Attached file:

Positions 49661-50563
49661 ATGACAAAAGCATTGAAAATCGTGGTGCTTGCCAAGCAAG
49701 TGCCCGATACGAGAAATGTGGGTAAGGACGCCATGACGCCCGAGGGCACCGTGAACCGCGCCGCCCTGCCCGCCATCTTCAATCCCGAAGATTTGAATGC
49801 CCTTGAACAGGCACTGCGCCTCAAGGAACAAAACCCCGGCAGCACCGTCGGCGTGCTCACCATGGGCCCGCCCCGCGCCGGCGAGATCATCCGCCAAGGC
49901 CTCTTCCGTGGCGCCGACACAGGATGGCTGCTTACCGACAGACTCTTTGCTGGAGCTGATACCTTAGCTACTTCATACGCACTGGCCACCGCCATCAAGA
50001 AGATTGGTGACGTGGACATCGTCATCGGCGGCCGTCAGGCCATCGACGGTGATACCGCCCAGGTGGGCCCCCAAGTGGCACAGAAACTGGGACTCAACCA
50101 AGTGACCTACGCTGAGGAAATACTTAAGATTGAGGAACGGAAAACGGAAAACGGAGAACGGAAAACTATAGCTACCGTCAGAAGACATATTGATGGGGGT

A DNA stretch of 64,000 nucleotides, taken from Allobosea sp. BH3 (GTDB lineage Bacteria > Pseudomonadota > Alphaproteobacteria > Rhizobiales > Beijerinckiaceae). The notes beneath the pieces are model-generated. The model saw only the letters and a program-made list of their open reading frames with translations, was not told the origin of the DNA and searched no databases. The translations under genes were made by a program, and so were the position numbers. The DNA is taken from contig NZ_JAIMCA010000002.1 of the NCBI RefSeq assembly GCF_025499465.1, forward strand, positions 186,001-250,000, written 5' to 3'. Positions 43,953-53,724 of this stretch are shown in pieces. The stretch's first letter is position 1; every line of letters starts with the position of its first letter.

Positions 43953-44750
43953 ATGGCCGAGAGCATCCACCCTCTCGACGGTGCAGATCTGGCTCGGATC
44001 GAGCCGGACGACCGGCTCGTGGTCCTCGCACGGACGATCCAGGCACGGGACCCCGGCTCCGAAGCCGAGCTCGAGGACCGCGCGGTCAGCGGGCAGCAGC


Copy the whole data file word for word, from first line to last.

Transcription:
Positions 49661-50563
49661 ATGACAAAAGCATTGAAAATCGTGGTGCTTGCCAAGCAAG
49701 TGCCCGATACGAGAAATGTGGGTAAGGACGCCATGACGCCCGAGGGCACCGTGAACCGCGCCGCCCTGCCCGCCATCTTCAATCCCGAAGATTTGAATGC
49801 CCTTGAACAGGCACTGCGCCTCAAGGAACAAAACCCCGGCAGCACCGTCGGCGTGCTCACCATGGGCCCGCCCCGCGCCGGCGAGATCATCCGCCAAGGC
49901 CTCTTCCGTGGCGCCGACACAGGATGGCTGCTTACCGACAGACTCTTTGCTGGAGCTGATACCTTAGCTACTTCATACGCACTGGCCACCGCCATCAAGA
50001 AGATTGGTGACGTGGACATCGTCATCGGCGGCCGTCAGGCCATCGACGGTGATACCGCCCAGGTGGGCCCCCAAGTGGCACAGAAACTGGGACTCAACCA
50101 AGTGACCTACGCTGAGGAAATACTTAAGATTGAGGAACGGAAAACGGAAAACGGAGAACGGAAAACTATAGCTACCGTCAGAAGACATATTGATGGGGGT

A DNA stretch of 64,000 nucleotides, taken from Allobosea sp. BH3 (GTDB lineage Bacteria > Pseudomonadota > Alphaproteobacteria > Rhizobiales > Beijerinckiaceae). The notes beneath the pieces are model-generated. The model saw only the letters and a program-made list of their open reading frames with translations, was not told the origin of the DNA and searched no databases. The translations under genes were made by a program, and so were the position numbers. The DNA is taken from contig NZ_JAIMCA010000002.1 of the NCBI RefSeq assembly GCF_025499465.1, forward strand, positions 186,001-250,000, written 5' to 3'. Positions 43,953-53,724 of this stretch are shown in pieces. The stretch's first letter is position 1; every line of letters starts with the position of its first letter.

Positions 43953-44750
43953 ATGGCCGAGAGCATCCACCCTCTCGACGGTGCAGATCTGGCTCGGATC
44001 GAGCCGGACGACCGGCTCGTGGTCCTCGCACGGACGATCCAGGCACGGGACCCCGGCTCCGAAGCCGAGCTCGAGGACCGCGCGGTCAGCGGGCAGCAGC